By Mariam MacGregor, M.S., author of Building Everyday Leadership in All Kids
A tremendous amount of time and energy is dedicated throughout the school year to teaching and practicing bullying prevention. While well-intentioned, the emphasis on bully-proofing kids overshadows other important steps we can take to prepare kids and teens with skills to appropriately confront peers, resolve conflict, self-advocate, and demonstrate resourcefulness in social situations.
This raises the question: Is bullying education helping or hurting the majority of our kids?
As a long-time leadership educator, I have consistently encouraged teachers and school administrators to address bullying behavior in their schools by building a culture of leadership instead. When we prepare every child to be a leader, and expect every child to act like a leader, many perceived bullying situations can be resolved appropriately (and in socially healthy ways) without having adults step in to manage or control the outcome.
Children who are given opportunities to learn and practice leadership skills such as communication, problem solving, ethical decision-making, conflict resolution, tolerance, and creative thinking, are less likely to refer to petty grievances as bullying. They become more skilled at standing up and speaking out, without seeking the approval of or needing to turn to an adult.
Widespread criticism that kids and teens lack the ability to advocate for themselves is fair. We have a generation that is being taught to ask their parents to complain to teachers or work managers or coaches. Leadership education offers a way to dramatically shift the paradigm of school-based social-emotional education. By emphasizing leadership education to address bullying, a natural shift of student and adult attitudes toward misbehavior occurs. Suddenly, we are no longer looking for all the ways others “wrongly treat us,” we are paying attention to how others are leading and making good decisions. Kids learn to mitigate bullying as part of a larger group—as a social collective, so to speak—rather than with secrecy or individual suffering.
Consider a child with sensory processing disorder who attends school in an everyday classroom. This student may look the same as typically developing kids, and peers may not know about his disorder. When a culture of leadership has been established in that school and classroom, students will act with greater patience and understanding because everyone is expected to be a leader. So instead of that child being picked on because he or she lacks appropriate social skills or runs slower in P.E. or has unexplainable quirks or behavior, his peers rally around him because the group norms of leadership sets a classroom standard where bullying would be deemed unacceptable.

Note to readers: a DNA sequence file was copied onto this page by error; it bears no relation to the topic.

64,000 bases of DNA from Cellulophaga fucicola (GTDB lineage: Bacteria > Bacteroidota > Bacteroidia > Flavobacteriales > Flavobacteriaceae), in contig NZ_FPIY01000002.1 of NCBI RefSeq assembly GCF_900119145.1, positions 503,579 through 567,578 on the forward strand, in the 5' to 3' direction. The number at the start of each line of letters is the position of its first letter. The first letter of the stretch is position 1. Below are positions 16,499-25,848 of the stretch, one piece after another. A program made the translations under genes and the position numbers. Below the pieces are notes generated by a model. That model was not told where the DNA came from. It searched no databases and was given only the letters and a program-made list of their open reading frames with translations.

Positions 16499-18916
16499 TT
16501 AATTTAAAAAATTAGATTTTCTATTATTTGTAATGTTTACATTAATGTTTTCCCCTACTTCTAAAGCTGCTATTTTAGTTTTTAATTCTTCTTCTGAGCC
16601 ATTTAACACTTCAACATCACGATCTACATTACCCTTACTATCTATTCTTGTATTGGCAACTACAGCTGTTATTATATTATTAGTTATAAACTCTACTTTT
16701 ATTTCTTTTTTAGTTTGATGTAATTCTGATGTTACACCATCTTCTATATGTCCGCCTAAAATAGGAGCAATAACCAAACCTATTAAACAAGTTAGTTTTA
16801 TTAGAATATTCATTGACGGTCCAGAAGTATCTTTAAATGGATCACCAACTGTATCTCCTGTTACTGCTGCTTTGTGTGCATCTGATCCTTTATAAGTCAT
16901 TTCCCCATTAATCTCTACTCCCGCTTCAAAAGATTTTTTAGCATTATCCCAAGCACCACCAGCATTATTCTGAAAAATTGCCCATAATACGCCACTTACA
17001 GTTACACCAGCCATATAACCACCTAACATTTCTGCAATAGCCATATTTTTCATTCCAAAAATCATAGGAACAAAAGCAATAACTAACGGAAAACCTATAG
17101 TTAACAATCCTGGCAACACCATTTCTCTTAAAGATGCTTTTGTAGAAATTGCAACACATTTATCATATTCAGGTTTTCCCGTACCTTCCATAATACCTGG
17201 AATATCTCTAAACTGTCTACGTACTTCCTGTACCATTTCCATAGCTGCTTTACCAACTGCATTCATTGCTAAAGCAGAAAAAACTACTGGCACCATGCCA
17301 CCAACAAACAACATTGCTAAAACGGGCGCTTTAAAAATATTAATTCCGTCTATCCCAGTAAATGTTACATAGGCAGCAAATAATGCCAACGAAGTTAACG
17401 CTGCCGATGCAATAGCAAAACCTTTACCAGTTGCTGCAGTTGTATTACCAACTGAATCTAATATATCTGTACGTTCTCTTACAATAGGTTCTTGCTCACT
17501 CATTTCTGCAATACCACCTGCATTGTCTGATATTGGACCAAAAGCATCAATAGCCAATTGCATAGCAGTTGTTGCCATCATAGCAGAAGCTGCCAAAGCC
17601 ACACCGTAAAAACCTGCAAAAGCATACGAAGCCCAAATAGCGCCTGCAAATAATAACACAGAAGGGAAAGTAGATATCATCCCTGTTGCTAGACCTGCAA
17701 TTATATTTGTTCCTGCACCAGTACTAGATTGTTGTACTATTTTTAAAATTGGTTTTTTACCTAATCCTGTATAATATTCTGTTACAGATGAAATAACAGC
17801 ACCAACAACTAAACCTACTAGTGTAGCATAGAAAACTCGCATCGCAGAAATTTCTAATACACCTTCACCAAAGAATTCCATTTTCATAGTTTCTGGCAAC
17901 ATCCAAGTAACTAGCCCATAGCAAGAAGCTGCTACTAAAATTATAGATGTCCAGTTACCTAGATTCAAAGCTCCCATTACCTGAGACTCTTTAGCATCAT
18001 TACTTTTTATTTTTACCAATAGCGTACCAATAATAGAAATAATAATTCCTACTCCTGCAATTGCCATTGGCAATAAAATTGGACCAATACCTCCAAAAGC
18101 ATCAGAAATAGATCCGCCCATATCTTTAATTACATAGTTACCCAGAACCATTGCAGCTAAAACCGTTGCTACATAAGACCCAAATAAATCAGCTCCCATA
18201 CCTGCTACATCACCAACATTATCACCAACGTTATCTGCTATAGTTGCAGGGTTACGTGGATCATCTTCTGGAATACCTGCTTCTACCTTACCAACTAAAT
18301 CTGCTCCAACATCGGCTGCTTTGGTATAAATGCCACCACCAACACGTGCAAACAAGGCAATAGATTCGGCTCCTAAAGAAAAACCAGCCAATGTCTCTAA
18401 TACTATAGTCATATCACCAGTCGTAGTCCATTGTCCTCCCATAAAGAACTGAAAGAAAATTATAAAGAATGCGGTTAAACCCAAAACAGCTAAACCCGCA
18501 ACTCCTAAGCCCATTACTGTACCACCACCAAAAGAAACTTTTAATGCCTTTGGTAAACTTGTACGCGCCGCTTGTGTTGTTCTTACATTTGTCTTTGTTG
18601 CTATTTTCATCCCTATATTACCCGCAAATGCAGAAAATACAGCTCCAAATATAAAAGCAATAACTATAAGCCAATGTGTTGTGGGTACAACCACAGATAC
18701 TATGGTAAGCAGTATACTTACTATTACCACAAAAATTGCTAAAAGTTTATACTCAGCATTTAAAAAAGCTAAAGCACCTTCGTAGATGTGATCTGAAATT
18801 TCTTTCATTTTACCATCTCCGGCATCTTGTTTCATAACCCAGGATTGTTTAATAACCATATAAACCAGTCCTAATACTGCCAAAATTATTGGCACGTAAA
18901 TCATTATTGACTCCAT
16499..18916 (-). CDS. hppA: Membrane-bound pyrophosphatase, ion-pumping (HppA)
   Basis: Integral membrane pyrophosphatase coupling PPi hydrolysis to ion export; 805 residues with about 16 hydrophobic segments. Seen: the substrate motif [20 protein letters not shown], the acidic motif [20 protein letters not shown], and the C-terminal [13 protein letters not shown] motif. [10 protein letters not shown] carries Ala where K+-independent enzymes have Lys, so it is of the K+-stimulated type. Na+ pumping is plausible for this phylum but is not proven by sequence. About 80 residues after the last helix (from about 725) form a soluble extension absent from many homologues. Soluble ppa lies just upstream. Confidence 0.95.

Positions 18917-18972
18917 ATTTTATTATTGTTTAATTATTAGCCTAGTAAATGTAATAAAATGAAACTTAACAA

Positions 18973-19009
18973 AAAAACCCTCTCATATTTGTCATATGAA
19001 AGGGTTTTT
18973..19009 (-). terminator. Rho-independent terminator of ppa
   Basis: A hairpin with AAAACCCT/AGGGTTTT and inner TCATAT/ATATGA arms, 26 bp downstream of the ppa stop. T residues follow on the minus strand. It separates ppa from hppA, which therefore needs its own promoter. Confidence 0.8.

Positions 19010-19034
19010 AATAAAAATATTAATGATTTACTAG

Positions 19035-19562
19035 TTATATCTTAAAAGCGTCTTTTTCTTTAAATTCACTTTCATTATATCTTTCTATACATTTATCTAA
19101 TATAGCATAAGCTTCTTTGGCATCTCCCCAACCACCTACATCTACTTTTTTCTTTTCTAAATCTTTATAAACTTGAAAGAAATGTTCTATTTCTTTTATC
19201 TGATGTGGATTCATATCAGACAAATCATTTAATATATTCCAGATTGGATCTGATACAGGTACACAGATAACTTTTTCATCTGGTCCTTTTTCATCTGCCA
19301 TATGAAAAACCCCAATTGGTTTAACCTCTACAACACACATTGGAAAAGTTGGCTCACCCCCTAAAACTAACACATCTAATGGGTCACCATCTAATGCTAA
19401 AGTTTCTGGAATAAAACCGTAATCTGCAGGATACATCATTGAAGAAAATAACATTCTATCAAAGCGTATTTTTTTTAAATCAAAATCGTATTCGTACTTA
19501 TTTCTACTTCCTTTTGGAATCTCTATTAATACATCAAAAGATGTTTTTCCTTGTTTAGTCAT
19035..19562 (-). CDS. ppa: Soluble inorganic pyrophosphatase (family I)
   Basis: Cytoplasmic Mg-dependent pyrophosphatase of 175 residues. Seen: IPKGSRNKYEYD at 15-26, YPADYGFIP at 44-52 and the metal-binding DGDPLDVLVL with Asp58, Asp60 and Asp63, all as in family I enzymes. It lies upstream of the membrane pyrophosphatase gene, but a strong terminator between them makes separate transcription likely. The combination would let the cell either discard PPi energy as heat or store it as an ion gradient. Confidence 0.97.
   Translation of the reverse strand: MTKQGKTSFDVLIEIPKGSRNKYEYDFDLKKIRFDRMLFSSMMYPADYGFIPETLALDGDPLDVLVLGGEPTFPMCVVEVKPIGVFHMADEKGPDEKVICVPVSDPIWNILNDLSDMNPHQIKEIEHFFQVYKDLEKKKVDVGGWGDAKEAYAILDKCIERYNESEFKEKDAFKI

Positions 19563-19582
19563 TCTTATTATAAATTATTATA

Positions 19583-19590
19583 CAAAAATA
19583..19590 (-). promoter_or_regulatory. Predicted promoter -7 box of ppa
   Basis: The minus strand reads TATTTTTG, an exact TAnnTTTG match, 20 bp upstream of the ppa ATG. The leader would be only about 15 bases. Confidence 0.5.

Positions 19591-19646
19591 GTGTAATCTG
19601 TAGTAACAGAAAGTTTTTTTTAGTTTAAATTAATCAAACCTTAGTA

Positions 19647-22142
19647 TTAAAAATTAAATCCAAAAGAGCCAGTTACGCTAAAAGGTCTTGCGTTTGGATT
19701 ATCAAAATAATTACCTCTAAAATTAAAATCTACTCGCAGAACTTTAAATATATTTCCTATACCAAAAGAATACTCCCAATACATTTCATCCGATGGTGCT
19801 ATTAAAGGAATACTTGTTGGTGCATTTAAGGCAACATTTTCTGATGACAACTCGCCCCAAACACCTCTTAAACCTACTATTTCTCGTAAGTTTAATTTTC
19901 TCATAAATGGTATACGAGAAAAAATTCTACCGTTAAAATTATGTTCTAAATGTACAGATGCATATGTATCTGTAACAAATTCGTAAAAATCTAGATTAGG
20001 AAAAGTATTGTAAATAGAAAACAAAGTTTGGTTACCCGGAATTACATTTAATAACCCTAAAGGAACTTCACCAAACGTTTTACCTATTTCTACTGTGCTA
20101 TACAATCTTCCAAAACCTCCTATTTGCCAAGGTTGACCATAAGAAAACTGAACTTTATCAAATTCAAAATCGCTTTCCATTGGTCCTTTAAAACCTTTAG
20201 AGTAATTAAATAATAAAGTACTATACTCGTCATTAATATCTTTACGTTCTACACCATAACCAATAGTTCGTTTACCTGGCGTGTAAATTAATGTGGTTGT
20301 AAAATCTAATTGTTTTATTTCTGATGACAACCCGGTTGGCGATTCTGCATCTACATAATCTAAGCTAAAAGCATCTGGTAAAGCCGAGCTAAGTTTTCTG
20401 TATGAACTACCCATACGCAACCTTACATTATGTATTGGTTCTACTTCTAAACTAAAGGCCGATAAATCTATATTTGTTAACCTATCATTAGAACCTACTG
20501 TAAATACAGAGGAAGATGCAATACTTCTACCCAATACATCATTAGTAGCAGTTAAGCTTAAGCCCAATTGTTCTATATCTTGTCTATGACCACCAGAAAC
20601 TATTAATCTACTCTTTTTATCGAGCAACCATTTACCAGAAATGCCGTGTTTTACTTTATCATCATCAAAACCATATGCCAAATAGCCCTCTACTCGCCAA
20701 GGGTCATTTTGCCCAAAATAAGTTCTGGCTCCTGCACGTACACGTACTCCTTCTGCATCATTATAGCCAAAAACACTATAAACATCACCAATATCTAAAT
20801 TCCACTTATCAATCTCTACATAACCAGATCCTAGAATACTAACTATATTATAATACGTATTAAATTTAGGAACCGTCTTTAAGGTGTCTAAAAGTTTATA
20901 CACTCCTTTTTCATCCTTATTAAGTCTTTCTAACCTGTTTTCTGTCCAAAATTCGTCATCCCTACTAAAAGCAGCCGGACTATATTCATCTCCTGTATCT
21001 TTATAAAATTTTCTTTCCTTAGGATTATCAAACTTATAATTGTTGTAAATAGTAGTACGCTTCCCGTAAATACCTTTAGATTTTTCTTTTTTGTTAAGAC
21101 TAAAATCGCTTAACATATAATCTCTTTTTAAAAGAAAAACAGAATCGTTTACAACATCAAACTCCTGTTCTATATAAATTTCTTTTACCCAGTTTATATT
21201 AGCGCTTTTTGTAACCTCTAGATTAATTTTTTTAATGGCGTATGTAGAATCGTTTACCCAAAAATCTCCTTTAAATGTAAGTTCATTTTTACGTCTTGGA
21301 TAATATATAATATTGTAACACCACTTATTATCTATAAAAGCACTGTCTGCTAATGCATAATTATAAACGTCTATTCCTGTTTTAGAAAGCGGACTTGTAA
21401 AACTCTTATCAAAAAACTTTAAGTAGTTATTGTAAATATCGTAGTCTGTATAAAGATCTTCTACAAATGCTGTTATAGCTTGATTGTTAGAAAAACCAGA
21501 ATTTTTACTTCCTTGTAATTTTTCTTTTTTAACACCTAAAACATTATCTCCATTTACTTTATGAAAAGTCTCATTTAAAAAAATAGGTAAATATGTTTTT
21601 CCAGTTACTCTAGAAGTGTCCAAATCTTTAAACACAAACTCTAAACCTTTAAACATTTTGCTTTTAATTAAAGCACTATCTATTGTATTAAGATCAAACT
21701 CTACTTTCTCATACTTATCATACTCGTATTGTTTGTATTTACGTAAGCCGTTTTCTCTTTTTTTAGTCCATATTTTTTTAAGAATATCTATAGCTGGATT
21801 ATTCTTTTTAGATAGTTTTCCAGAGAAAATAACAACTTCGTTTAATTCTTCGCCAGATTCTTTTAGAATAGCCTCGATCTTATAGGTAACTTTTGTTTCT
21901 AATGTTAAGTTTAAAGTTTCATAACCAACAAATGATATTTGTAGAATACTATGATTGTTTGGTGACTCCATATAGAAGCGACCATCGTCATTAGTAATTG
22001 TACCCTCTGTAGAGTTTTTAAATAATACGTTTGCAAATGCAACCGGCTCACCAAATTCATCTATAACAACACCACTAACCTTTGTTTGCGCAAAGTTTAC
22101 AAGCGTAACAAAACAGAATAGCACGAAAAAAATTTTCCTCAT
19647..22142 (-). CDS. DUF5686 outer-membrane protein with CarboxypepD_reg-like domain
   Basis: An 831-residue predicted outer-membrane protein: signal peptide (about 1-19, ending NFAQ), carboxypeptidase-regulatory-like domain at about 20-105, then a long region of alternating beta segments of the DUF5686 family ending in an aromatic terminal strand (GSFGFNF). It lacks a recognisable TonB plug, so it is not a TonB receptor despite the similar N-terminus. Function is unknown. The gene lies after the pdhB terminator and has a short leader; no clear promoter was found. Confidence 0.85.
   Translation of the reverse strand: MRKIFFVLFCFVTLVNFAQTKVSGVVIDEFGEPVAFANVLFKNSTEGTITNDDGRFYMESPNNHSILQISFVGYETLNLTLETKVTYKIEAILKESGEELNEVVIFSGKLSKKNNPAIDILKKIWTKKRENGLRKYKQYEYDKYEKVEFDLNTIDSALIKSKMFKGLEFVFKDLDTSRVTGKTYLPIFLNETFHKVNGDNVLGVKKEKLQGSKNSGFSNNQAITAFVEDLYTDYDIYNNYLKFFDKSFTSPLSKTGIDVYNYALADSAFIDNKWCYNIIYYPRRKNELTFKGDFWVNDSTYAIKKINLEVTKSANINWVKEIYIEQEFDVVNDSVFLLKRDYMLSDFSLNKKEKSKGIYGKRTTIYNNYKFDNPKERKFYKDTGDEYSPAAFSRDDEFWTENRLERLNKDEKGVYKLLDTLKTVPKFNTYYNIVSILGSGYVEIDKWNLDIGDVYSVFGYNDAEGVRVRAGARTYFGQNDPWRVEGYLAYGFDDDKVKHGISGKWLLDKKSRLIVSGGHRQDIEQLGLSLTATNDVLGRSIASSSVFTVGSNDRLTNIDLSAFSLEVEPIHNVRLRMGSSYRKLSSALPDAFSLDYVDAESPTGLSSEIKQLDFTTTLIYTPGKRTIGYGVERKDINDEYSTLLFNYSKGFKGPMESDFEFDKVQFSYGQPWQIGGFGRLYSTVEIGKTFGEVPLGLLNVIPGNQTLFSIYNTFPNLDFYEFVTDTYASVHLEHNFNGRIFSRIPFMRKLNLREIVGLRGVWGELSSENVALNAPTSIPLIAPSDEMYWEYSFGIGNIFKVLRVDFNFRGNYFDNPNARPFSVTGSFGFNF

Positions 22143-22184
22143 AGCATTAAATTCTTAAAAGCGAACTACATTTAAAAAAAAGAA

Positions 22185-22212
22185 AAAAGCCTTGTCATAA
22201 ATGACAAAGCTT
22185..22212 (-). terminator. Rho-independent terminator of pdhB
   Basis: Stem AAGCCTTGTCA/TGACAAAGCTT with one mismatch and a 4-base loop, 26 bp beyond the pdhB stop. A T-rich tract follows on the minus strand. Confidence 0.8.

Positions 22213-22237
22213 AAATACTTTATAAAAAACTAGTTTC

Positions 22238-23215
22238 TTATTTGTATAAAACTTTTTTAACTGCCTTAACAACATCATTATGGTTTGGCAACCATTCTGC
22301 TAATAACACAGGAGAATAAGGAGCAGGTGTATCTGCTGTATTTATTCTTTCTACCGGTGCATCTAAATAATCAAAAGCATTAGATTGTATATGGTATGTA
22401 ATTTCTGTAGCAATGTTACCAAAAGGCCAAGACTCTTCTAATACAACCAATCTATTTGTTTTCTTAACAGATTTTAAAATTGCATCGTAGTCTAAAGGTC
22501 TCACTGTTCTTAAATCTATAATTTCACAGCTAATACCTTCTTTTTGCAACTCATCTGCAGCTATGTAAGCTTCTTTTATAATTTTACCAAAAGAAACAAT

When everyone in a school or community is expected to act as a leader, kids experience reinvigorated personal power because they know others around them have heard the same message to speak up and do something. And there’s power in numbers. Bullying behavior becomes the outlier, relegated to minority status in a school culture where leadership is expected, because this positive social norm takes over.
Current bully prevention models address various roles (bully, bystander or witness, target) in bullying scenarios. Leadership education, on the other hand, addresses personal responsibility and accountability, encouraging all kids and teens to take action to make a difference in their lives and the lives of others, while identifying ways to use their leadership talents in all situations. When everyone is expected to be a leader, there are no victims.
Have you had school or classroom experiences in which leadership education helped address bullying issues? What other ways do leadership and bullying education intersect? Please comment below.
Mariam G. MacGregor, M.S., served as the school counselor and coordinator of leadership programs at an alternative high school in Colorado. While there, she received honorable mention for Counselor of the Year. Now, she’s a nationally recognized leadership consultant who works with schools (K–12 and higher education), nonprofit agencies, faith groups, companies, and communities interested in developing meaningful, sustainable leadership efforts for kids, teens, and young adults. She’s also assistant director of the Neeley Professional Development Center at Texas Christian University. Visit her website (mariammacgregor.com) for additional youth leadership resources.
Free Spirit books by Mariam MacGregor:
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